"We've all got our quirks," said bronze-medalist Mablung of Ithilien, when asked to comment on his opponent's behavior. "Whatever twangs your bowstring, you know?"
And the Mithril winner? He was ecstatic.
"Maybe Dad won't get drunk and beat me tonight!" the Elf-prince exclaimed after receiving his medal.
At the Pelennor Stadium, Legolas's friend, Aragorn of Team Dúnedain, expressed joy when learning of his buddy's victory. The Ranger regretted that he had not been able to attend to Archery competition; his training schedule for the 5K, the 10K, and the Marathon would simply not permit it.
When asked if he had a strategy for his first event, the 5K, which will take place tomorrow, Aragorn said, "Well, I guess I'm more of the stealthy type, not really so much of a front-runner during the early stages of a race. I like to place my opponent in my mind, and then track him down."
"Old Strider [a nickname for Aragorn] could probably run forever," another friend, Gimli of Team Lonely Mountain commented. "He's meant for great things, and I wish him the best." Gimli himself had been a long-distance runner, struggling along in low-profile races until very recently, when, he said, "Some bloke called Peter remarked to me that Dwarves are natural sprinters. Something clicked, and so when the next local track meet came up, I thought, `Hey, why not try the 100-meter-dash?'" And the rest, as they say, is history: the Son of Glóin is currently the favorite to win that highly popular event in this year's Games.
And in what was perhaps one of the most stunning upsets in Middle-earth Olympic history, the Team Shire soccer team routed heavily favored Team Mordor 1-0 to advance to the semifinals.
"This is just so amazing!" rejoiced center forward Meriadoc Brandybuck, who scored the decisive point against Mordor in the final seconds of a heart-stopping overtime round. "I mean, sure, the other team was really scary and dark and all, but all of our squad's hard work and team togetherness and slow-kindled courage has really paid off! The whole team was just on 100% today, and it really showed. And what about my buddy, Pippin [goalkeeper Peregrin Took], huh? Wasn't he terrific? If something's round and cool-looking, he'll get his mitts on it one way or another, you can be sure of that!" Even more remarkable about this victory is that the hobbit soccer team has consistently insistent on playing unshod, without the aid of cleats or even shinguards.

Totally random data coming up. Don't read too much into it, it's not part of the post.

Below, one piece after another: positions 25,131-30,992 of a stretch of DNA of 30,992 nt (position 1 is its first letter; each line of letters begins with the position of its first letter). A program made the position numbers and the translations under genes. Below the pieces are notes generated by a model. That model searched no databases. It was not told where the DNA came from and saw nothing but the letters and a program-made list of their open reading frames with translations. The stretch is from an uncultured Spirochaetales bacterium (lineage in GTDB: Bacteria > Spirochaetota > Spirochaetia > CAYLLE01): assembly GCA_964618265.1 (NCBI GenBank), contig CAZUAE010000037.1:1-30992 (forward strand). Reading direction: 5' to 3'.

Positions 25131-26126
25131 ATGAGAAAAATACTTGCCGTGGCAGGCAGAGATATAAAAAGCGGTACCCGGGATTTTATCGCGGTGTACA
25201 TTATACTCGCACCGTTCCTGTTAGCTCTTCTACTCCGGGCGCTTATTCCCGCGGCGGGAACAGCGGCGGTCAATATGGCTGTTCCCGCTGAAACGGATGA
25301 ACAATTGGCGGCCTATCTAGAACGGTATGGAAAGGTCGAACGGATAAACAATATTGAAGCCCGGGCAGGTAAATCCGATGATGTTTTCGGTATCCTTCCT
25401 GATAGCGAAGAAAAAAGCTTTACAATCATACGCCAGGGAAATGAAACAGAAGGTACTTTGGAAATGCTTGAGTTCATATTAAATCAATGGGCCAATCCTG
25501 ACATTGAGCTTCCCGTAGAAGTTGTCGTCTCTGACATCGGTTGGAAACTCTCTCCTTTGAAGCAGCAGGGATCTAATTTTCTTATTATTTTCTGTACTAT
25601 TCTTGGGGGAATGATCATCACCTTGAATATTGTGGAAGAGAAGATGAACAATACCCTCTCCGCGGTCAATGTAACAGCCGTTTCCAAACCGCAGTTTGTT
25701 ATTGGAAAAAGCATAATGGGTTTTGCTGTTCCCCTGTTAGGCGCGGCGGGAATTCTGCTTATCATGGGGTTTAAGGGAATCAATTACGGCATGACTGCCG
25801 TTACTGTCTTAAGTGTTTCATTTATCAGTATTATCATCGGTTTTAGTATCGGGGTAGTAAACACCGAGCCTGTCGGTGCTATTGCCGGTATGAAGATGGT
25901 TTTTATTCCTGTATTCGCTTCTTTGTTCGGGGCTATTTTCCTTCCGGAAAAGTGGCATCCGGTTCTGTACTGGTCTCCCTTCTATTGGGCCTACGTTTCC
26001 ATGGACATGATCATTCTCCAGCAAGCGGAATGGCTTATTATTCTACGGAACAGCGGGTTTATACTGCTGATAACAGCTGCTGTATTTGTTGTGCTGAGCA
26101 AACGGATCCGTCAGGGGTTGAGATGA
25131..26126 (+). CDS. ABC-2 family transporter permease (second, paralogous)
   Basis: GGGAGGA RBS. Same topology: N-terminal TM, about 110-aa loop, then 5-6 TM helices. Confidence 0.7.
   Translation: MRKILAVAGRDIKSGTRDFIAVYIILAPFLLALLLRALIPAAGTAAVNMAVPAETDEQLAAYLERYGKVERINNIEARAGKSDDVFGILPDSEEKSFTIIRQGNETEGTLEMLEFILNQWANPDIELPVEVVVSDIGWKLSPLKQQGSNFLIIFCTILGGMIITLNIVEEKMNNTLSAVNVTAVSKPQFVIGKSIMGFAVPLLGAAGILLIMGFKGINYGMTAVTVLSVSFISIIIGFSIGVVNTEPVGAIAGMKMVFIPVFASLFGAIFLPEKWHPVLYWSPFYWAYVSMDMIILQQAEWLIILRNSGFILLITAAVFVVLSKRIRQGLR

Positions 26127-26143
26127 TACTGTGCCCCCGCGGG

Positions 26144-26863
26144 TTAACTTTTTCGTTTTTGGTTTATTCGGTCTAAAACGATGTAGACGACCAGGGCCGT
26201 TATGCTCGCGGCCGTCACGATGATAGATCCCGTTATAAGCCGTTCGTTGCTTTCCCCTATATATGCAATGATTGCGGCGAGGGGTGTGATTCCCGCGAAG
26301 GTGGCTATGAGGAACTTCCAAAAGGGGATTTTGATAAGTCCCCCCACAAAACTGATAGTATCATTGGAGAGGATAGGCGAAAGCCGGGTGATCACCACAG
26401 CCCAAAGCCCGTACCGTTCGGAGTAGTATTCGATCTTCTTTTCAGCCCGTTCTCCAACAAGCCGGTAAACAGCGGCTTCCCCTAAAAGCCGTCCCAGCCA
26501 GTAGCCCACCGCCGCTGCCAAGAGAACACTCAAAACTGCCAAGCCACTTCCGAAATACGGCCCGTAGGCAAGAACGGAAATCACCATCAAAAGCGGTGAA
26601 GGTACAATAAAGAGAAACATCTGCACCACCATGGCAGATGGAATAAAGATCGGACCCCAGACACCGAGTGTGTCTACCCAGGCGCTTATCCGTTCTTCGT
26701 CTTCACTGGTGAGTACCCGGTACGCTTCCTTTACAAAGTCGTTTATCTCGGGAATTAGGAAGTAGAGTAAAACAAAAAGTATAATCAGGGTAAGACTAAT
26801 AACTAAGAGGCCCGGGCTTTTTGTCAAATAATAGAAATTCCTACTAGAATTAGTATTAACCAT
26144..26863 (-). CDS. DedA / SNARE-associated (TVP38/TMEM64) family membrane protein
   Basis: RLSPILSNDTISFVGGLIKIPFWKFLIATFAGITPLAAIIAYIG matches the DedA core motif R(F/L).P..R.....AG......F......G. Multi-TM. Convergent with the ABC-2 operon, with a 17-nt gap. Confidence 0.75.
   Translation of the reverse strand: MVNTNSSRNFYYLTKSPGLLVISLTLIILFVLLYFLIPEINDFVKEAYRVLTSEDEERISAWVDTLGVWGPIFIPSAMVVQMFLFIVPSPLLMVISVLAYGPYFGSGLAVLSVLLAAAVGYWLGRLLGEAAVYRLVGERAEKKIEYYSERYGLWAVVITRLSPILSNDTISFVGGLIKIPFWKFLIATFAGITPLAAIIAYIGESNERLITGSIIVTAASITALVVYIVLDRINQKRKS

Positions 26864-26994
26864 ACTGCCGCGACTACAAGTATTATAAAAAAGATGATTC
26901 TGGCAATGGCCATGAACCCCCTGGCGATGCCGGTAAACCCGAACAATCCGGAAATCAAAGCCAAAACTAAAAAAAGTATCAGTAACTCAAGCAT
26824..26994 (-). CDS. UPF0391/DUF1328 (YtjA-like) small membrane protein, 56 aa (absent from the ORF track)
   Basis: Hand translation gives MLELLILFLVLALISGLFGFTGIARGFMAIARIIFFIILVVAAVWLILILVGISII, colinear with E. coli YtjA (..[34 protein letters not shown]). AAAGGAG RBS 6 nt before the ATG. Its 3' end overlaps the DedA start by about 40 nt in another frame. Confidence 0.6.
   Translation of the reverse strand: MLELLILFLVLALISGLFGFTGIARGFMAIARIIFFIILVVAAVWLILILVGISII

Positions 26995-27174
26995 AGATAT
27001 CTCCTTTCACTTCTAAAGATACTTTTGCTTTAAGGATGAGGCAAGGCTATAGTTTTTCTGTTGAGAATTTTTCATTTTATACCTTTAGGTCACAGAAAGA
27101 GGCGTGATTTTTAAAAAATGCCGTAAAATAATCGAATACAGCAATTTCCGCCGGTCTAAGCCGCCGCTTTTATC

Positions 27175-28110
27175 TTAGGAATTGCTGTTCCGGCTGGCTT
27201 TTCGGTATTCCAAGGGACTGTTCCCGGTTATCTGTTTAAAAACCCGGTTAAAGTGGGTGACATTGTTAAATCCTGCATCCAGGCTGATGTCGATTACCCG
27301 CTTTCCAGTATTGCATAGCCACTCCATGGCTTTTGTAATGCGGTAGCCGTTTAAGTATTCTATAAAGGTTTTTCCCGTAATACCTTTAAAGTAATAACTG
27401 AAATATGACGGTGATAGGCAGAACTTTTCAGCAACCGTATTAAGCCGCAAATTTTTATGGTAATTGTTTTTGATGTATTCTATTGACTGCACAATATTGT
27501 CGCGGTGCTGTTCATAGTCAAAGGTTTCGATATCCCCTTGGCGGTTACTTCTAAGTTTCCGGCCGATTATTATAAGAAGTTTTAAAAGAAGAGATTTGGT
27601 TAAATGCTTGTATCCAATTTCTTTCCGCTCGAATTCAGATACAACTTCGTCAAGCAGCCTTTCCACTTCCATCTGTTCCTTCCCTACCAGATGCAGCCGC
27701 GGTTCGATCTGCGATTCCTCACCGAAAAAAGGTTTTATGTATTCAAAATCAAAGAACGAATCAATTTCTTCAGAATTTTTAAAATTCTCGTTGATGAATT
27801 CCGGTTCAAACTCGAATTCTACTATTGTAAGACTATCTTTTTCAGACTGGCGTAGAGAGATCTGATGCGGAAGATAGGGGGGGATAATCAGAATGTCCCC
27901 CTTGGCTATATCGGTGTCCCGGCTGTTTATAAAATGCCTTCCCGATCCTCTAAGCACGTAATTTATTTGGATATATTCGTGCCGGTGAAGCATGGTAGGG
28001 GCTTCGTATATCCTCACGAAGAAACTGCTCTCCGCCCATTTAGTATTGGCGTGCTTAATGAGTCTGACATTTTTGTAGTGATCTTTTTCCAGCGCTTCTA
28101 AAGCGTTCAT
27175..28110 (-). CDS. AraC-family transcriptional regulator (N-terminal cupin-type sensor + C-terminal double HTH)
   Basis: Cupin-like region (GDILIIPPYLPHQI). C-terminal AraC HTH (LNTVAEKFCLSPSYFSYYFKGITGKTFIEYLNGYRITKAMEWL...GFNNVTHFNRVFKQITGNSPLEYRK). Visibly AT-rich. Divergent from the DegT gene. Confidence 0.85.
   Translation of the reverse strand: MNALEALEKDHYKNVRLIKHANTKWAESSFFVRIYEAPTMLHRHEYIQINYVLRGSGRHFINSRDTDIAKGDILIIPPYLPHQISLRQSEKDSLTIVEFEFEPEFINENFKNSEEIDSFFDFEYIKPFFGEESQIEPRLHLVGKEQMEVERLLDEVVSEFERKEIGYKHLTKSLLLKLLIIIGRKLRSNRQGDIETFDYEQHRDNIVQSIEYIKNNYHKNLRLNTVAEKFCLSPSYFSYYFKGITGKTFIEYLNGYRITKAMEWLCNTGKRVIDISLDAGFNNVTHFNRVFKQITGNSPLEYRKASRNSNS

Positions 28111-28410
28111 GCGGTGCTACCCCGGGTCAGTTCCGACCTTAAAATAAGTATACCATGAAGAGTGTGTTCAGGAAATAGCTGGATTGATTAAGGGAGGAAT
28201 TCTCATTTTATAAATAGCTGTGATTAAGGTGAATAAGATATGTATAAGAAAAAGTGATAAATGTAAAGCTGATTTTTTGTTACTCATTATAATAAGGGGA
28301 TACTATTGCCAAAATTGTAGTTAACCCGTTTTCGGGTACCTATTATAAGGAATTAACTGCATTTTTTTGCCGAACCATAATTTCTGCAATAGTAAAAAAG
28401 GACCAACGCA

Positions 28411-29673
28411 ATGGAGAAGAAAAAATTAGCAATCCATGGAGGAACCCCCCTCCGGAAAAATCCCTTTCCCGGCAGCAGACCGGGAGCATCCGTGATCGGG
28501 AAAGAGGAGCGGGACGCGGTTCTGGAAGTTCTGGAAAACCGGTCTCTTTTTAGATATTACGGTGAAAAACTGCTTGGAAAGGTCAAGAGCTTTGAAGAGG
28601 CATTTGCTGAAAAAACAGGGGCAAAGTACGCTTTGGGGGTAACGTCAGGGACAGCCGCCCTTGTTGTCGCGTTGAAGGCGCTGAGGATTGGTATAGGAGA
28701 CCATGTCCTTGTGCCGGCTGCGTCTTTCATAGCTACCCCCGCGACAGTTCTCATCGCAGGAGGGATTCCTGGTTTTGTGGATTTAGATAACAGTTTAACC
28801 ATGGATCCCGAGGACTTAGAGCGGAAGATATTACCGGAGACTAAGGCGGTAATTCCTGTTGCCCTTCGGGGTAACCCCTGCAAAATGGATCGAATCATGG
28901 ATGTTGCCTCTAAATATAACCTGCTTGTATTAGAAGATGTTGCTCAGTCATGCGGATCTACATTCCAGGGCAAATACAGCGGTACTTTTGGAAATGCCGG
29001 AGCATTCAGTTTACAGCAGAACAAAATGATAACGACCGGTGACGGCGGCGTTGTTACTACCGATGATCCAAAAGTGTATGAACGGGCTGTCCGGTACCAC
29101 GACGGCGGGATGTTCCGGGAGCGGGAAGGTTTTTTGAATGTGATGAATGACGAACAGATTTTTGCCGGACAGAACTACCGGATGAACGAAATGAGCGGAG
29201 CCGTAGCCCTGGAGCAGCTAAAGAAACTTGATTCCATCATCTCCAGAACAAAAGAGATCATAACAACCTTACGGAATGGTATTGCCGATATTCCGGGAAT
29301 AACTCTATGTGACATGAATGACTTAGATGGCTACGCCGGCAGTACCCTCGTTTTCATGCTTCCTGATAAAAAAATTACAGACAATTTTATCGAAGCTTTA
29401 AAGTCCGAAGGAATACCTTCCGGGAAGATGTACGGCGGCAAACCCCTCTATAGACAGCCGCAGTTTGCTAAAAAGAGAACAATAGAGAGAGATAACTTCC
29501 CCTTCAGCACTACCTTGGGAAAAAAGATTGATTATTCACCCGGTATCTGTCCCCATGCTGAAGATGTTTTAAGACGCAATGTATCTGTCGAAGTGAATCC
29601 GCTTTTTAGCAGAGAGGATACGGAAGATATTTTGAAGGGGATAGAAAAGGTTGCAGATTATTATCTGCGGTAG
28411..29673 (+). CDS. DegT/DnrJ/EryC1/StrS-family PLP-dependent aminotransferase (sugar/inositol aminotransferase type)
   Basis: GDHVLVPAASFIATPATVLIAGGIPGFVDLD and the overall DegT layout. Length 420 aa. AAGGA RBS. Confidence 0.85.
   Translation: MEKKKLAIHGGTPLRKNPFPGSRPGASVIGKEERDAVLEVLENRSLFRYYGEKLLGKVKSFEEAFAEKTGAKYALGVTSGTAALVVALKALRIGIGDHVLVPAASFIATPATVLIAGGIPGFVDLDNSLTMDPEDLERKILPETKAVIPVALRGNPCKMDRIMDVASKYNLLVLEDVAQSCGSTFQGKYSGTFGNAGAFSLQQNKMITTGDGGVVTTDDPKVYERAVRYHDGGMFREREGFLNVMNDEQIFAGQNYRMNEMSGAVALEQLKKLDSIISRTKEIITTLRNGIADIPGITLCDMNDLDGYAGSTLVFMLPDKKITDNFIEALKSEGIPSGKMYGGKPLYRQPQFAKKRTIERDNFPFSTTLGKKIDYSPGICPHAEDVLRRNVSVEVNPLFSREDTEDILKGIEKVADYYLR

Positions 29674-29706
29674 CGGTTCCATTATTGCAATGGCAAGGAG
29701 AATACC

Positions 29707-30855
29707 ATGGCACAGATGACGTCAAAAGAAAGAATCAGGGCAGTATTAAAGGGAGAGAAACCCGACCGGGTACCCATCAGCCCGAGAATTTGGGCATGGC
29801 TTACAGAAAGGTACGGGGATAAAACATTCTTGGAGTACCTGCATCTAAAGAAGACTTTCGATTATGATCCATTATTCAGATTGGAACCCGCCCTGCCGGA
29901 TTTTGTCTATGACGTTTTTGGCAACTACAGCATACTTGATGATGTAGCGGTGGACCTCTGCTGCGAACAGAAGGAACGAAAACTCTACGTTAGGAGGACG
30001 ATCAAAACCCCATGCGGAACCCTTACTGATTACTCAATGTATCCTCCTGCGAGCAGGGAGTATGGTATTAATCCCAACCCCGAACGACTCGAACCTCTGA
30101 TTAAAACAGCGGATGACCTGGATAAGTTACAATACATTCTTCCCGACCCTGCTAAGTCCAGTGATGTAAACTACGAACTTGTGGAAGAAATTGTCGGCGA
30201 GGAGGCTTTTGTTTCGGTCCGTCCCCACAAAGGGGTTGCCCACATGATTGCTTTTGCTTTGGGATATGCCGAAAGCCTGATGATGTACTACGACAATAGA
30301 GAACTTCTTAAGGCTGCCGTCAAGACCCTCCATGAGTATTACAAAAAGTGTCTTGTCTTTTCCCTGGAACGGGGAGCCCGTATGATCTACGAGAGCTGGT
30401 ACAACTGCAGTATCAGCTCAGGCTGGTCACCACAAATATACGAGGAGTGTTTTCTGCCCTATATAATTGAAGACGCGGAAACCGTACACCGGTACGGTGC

"I just don't understand it," muttered Mordor's dejected goalkeeper, the Witch-King of Angmar, of whom it has been prophesized that “No Living Man” can get a ball past. "I mean, they sure looked like Living Men to me. Really tiny, hairy-footed Living Men, but Living Men all the same."
Despite all the excitement and attention that this year's Olympics have garnered so far, many feel that the best is yet to come.
"I'm just about going crazy waiting for the Ring-toss," admitted Gandalf, a member of the Imladris-based International Olympic Council. Though the Ring-toss competition is brand-new to the Olympics, having been approved by the Council just last year, many are already hoping it will become a new Olympic favorite. "I mean, I'm predicting it's going to be the event of the year," Gandalf continued. "Trust me, people are going to be talking about it a long time from now."
Because of the newness of the event, only a handful of athletes are taking part in it this year. One such athlete is Frodo Baggins of Team Shire. Since Baggins was not available for public appearance today, Samwise Gamgee, his personal trainer, gardener, chef, and masseur, took it upon himself to field journalists' questions.
"I won't lie, Mr. Frodo has been getting very, very anxious about this competition," said Gamgee. "But I just keep saying to `im, `No, don't give up Mr. Frodo, you can do it, you can do it.' And I really think he can. I believe in Mr. Frodo."
Baggins's main competitor in the event will most likely be Gollum, representing Team Slimy-Creatures-Who-Talk-in-the-Third-Person-and-Crawl-Around-in-the-Bowels-of-Mountains. "We wantsss it, yessss, Precioussss, we wantsss it," the emaciated gangrel-creature was heard to remark, presumably describing his fervent desire for the precious first-place Mithril award, an obsession, to be sure, that is shared by many of the world-class athletes at these games.
Through it all, however, more breathtaking and astonishing than any feat of athletic skill, is the overwhelming sense of goodwill and fellowship that surrounds the Olympic Games. It is a time when even countries at war put aside their conflicts for two weeks in the summer, to come together to peacefully compete in the spirit of good sportsmanship.
"Yeah, it's really, really amazing," marveled Shagrat, an athlete from Team Mordor. "I mean, at any other time, if I saw all these bunches of tarks and elves just walking down the street, my first impulse would be to burn their houses and fields, slaughter their men, ravish their women, and basically just wipe them out in the most unspeakably painful and horrific ways I could possibly think of before feasting on their uncooked flesh. But now, because the Games are going on, I…well, no, actually I guess that still is my first impulse. But I don't think it would be good for me to act on it. Somehow it just doesn't seem to be in keeping with the Olympic spirit."